5. Shappie says:

    Desperate times call for desperate measures.

  6. induscreed says:

    have to blame the OP, youre data is important, you have to be responsible for backing it up. You can’t trust someone else to do it for you, unless thats what they specilize in or a forensics company.

    my $.02

  7. Bagels says:

    @heavylee-again: No, you’re spot on. How anyone that has a singular brain cell would use Geek Squad is beyond me. I think most of us are at point in our lives where we know at least one person with an above-average knowledge of computers, that can assist with problems

  8. frari489 says:

    “There is an expectation upon the part of the consumer that Best Buy’s computer technicians know what they are doing.”

    No, quite the opposite actually.

  9. AnderBobo says:

    All the “the op should have known better” posts around Consumerist are getting so OLD.

  10. EyeHeartPie says:

    If he bought an external hard drive anyway, why would he hire Geek Squad to back up his files? He already has the external HD, and he obviously spent the time listing what was to be backed up. Instead, he could have just bought the HD, went home, and copied it over himself.

  11. PunditGuy says:

    I’m sure the OP will be fine, since he can just go to the backup optical discs he uses to keep his important data safe. Right?

    Seriously, if this computer is anything but a $199 special and less than 6 years old, it has a CD or DVD writer on it.

  12. ARPRINCE says:

    I backup all my porn downloads myself. Heck I even burn some on a CD-R/DVD-R. Pretty easy!!! ;)

  13. Angryrider says:

    Blame the OP indead. There are better places to fix your computers, and Geek Squad is definitely not one of them.

  14. Ben Popken says:

    Blaming the OP in this thread may result in banning.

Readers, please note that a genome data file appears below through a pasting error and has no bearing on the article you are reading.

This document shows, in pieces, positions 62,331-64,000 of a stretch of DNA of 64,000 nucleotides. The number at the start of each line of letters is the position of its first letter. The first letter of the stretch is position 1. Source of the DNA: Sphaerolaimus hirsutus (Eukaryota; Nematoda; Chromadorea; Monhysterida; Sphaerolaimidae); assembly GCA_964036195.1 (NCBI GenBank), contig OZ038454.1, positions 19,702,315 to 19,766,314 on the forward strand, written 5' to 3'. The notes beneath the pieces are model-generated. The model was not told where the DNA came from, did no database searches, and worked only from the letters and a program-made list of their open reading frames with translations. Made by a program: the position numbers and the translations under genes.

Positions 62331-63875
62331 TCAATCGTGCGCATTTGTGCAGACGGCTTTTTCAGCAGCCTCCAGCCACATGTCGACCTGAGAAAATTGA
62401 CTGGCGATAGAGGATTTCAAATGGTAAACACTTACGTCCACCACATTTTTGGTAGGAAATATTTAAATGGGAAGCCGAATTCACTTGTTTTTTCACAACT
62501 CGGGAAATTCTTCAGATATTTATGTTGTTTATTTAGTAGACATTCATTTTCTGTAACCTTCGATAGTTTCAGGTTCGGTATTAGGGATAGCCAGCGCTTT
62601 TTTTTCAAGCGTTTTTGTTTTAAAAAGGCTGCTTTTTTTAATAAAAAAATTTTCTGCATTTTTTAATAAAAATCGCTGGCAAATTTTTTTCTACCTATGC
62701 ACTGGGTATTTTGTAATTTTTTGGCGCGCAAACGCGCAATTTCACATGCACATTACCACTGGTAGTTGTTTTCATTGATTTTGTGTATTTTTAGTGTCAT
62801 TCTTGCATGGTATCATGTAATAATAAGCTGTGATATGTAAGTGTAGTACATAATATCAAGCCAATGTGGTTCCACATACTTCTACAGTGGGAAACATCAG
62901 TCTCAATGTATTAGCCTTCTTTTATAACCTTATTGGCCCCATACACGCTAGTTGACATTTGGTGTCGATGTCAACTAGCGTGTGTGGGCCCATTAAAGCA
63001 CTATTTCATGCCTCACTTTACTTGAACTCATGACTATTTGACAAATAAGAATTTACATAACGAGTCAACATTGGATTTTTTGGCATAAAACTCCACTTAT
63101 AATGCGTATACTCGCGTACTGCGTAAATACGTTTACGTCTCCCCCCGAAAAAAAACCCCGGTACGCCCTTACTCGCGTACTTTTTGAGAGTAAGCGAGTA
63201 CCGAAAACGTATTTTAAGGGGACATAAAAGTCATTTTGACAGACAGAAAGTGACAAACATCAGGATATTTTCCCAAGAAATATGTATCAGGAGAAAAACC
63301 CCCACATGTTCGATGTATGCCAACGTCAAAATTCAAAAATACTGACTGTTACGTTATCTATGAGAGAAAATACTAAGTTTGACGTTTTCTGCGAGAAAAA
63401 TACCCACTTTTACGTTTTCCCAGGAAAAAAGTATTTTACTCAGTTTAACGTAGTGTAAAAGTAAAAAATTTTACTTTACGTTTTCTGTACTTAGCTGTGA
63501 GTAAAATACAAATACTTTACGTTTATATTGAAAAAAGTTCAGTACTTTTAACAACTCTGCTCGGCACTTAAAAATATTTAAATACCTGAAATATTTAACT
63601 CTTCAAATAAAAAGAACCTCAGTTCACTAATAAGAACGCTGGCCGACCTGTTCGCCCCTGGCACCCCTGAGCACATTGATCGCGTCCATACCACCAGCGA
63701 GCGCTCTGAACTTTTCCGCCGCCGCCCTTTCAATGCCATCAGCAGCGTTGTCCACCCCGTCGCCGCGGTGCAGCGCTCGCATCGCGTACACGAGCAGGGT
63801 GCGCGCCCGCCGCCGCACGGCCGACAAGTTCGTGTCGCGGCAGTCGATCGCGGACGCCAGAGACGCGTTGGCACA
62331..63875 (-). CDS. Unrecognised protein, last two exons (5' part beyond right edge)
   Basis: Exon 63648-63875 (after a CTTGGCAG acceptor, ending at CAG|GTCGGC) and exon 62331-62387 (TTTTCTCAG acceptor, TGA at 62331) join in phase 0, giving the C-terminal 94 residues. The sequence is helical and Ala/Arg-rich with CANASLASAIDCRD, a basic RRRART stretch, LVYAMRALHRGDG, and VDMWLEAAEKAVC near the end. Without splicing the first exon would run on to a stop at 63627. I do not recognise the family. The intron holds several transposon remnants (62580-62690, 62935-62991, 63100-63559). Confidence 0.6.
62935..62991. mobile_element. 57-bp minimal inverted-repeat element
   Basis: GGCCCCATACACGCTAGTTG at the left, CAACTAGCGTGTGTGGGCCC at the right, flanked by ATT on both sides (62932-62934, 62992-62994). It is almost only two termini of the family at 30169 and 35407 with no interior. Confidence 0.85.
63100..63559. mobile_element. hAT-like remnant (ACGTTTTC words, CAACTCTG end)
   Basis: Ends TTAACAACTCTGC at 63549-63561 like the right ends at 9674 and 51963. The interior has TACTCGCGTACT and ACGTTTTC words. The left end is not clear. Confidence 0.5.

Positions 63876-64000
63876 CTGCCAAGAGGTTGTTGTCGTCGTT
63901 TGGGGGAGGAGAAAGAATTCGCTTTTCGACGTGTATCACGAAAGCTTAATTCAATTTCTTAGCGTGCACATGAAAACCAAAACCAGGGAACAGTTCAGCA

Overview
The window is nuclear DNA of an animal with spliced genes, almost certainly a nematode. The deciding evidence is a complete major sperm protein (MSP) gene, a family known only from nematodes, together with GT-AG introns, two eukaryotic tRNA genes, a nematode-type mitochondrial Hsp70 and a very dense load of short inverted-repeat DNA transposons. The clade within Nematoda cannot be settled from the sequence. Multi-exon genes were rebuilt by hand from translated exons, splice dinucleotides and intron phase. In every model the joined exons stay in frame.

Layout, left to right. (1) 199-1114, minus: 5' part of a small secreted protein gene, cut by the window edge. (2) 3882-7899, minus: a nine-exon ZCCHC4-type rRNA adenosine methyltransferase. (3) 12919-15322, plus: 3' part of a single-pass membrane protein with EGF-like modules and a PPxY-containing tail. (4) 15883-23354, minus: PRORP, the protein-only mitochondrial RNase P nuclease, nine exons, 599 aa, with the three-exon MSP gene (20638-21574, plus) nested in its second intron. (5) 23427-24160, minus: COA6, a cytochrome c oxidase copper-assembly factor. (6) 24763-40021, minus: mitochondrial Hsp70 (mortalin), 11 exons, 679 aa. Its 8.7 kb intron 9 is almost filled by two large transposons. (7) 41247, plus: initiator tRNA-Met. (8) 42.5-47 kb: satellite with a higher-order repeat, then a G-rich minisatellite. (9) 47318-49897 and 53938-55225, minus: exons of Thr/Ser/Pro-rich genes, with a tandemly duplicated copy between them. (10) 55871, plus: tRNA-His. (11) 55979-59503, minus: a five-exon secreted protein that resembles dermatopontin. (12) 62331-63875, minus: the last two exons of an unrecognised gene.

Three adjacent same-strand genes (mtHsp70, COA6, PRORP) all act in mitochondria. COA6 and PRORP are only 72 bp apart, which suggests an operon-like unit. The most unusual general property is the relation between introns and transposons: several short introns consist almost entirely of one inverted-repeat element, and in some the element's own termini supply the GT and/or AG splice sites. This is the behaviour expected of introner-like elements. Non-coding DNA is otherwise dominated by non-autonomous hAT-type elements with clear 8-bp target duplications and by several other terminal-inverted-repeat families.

15. ratnerstar says:

    @induscreed: That’s why he checked GS’s backup and when it wasn’t correct, did it himself. Geez, I’m all for blaming the consumer and everything, but at least read the story.

  16. Gokuhouse says:

    What services did BB actually perform? They tried to backup a few files for him and failed, but since it says they told him to run the recovery disk I don’t see why he still had the computer there 5 days. Did they try to remove the virus still even though they told him to run the recover disk? Makes no sense.

  17. boss_lady says:

    The continuation of the title for this article should be:

    …Because They are Incompetent Assholes, and We’re Not Even Really Surprised They Didn’t Screw Up Worse.

  18. MBZ321 says:

    Seriously….it isn’t that difficult to remove a virus. Use a free scanner, and even if it doesn’t remove it, it should identify the name, which can then be googled to see how it must be deleted (usually something as simple as booting into safe mode).

  19. Brine says:

    @heavylee-again: “Fool me seven times, shame on you. Fool me eight or more times, shame on me.”

  20. G-16 says:

    Are you kidding me?

    The OP knew how to do the requested task and still went to GS to have them do it. Sounds like a scam to me to get the 500GB EHD for free. The OP does not sound like a computer god but is not on the level of “Is this chicken, well I know it’s tuna but the can says chicken of the sea…” They know about size, so why get a 500GB EHD for your 80GB computer?

    But on a side note, I know the real problem. He only brought the CPU into GS. He should have brought the entire PC if he wanted data backed up.

  21. strangeffect says:

    @Ben Popken:


  22. Tzepish says:

    @induscreed: That IS what they specialize in. It’s a service they offer. It’s the OP’S fault for paying for a service that is offered?

    I guess it’s acceptable that you just can’t trust anyone to provide services that are paid for…

  23. The_IT_Crone says:

    Hey, WTF with blaming the OP here? Not everyone is computer savvy. We can’t expect everyone to know how to change their spark plugs on car, so why expect everyone to know how to remove a trojan? Those same people probably don’t know that Geek Squad sucks.

    Most users don’t know how to boot into Safe Mode and probably think CMOS is something green that grows in the sea. That doesn’t mean it’s their fault when they get screwed over. I don’t know how to replace my brakes on my car, does it mean I deserve to get ripped off?

  24. Bakkster_Man says:

    @ratnerstar: Exactly, the only thing that happened was they didn’t provide the service. He fixed it himself before all of his data got nuked.

    Of course, this begs the question: if he knew how to backup his computer, and knew what tools he would need to use, why did he pay GS to do it? My guess: pushy sales pitch.